By C. Hope Clark –
The email I received read like this:
“I have an incredible story to write and need guidance as I have never done this before. This was not a spur of the moment decision. Could you please contact me.”
Such emails are a daily presence in my email. It’s difficult to explain to a new writer, who sees writing as not all that difficult to master because, after all, there’s so much of it out there, that good writing takes time. So many think a good story is good writing. So many think good writing is in the genes. So many think if you write long enough to produce 50,000 words, you’ve earned the right to publish.
At the same time, I know many people have a great story to tell. Fiction, nonfiction, memoir . . . they want their tale distributed to the masses. Many are afraid to think it will make money, but they dare to hope so. Who am I to dash those hopes?
The following is close to what I tell people who dare to make themselves vulnerable enough to write their story:
1) First of all, do not even think about publishing yet. Your job is to learn how to write, which is not a quick task. Give this a long-term goal so you do it justice.
2) Read successful books in your genre so you can see what has worked before you. Keep reading them. Never stop reading them. Realize you always have something to learn about how to write better.
3) Get your hands on a couple of how-to writing books, such as those at http://fundsforwriters.com/resources/ . I stand by all these books.
4) Try to outline the story. It has to read like a novel, even if it might be a memoir. Beginning, middle, end – like a three-act play. Learn what that means. Always outline your first book so you can determine if there is a journey worth telling. Writing by the seat of your pants comes later, after this book, after experience.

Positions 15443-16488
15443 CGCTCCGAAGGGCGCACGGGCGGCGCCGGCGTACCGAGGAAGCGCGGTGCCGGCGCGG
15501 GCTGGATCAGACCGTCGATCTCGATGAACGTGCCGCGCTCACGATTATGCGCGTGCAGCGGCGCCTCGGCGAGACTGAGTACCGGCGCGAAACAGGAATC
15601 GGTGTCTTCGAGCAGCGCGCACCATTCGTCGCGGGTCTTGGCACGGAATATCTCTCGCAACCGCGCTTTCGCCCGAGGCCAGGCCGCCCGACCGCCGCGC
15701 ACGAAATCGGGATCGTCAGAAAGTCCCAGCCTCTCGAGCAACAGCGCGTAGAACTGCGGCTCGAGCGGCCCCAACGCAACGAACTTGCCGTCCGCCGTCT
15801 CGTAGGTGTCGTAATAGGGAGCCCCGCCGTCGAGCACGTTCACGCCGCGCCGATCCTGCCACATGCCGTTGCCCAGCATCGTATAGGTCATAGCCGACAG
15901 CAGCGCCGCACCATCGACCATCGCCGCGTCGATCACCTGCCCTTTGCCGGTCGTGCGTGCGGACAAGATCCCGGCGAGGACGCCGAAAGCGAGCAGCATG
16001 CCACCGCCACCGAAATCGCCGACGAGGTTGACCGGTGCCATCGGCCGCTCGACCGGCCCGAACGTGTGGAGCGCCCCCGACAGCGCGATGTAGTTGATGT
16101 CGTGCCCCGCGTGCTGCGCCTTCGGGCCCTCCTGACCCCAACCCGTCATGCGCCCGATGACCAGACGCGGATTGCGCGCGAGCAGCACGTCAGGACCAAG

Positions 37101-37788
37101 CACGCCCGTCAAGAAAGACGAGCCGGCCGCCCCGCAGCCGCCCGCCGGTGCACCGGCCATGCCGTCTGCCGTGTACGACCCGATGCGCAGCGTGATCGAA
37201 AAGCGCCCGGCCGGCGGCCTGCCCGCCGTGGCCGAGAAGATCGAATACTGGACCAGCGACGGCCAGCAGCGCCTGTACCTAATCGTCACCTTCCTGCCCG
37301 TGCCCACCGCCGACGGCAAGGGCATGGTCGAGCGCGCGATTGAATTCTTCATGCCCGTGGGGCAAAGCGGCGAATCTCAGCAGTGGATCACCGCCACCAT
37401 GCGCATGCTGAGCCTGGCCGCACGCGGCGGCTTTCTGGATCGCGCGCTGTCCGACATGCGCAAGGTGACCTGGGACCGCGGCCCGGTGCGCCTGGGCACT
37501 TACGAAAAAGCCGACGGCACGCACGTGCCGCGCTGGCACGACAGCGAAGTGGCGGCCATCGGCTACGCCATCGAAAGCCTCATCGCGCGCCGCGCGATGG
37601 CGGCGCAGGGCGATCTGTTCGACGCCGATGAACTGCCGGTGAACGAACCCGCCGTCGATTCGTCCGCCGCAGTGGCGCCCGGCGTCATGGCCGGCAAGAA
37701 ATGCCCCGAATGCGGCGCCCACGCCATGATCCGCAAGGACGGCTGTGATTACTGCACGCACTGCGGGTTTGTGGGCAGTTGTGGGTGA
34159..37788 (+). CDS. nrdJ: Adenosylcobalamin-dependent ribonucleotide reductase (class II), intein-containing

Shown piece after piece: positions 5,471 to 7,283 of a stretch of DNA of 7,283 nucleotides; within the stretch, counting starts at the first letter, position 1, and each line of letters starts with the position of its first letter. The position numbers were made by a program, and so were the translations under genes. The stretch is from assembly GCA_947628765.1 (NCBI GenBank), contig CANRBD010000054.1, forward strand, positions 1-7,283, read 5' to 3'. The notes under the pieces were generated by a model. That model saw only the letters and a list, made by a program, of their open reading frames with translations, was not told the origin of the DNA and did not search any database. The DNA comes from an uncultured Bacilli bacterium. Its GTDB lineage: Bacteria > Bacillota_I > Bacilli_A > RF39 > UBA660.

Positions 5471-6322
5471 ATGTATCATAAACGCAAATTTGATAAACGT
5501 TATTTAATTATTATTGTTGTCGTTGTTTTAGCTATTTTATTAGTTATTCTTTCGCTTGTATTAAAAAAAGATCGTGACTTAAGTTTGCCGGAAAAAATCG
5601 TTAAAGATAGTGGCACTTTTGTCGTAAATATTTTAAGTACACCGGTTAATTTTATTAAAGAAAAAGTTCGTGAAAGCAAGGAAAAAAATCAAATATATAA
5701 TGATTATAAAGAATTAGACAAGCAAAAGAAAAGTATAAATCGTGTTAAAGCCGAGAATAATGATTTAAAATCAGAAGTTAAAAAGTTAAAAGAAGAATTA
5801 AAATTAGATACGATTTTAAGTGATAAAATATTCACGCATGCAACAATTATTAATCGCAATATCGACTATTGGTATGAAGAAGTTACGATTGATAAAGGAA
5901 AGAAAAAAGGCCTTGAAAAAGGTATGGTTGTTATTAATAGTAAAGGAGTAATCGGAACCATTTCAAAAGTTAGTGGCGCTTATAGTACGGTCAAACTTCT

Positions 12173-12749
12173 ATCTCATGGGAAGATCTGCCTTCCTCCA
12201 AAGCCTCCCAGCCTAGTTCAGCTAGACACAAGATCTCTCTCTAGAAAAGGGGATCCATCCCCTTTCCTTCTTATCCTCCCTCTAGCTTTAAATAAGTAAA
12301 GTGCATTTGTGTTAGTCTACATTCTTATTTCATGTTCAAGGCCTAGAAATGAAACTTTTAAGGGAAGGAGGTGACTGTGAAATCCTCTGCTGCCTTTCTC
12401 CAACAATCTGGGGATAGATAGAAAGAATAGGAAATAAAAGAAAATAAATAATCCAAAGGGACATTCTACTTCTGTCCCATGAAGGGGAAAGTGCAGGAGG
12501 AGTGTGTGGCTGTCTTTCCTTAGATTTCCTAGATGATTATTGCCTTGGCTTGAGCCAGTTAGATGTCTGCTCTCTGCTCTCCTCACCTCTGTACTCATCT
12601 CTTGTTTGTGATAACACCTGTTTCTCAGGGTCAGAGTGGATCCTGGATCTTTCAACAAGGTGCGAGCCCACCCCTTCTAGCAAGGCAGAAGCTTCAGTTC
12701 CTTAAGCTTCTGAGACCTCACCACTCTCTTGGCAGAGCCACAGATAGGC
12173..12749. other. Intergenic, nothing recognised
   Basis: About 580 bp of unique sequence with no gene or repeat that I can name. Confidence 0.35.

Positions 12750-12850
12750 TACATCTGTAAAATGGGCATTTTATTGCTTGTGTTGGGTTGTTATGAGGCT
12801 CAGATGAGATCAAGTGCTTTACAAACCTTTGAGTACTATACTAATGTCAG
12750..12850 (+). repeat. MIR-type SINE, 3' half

5) Start writing. No backstory to start with . . . just start writing where the problem, action, issue begins. Much like you would tell a story at a face-to-face gathering.
6) Write daily. Writing is not something you do like a hobby when you feel like it. You take it seriously and write daily. Nobody wants to buy a book from someone who writes when he/she feels like it. They want to purchase a book from a serious writer.
7) Try writing short stories about your subject matter. Books are for the seasoned writer. You might find that these stories could become chapters in your book. You will learn which chapters are crap and don’t need to be published. Not all writing should be published. Frankly, as you are learning, you’ll learn later that maybe a tenth of what you write can be polished into something worth reading. It might feel wasted, but it’s not. Without sifting through the refuse, you never find the gold.
8) Find a critique group, either online or in person. Attached is a list of where to start looking online.
Take your time. Give it a couple years or more if this is your first effort. Once written it’ll need serious editing. Then, and only then, will you consider how to publish – traditional or indie or whatever is new at the time. You cannot think of that now because publishing will change before you get this manuscript ready.
So…this is how you start. Good luck with it.
BIO – C. Hope Clark is editor of FundsforWriters.com and author of The Carolina Slade Mysteries and The Edisto Island Mysteries. www.chopeclark.com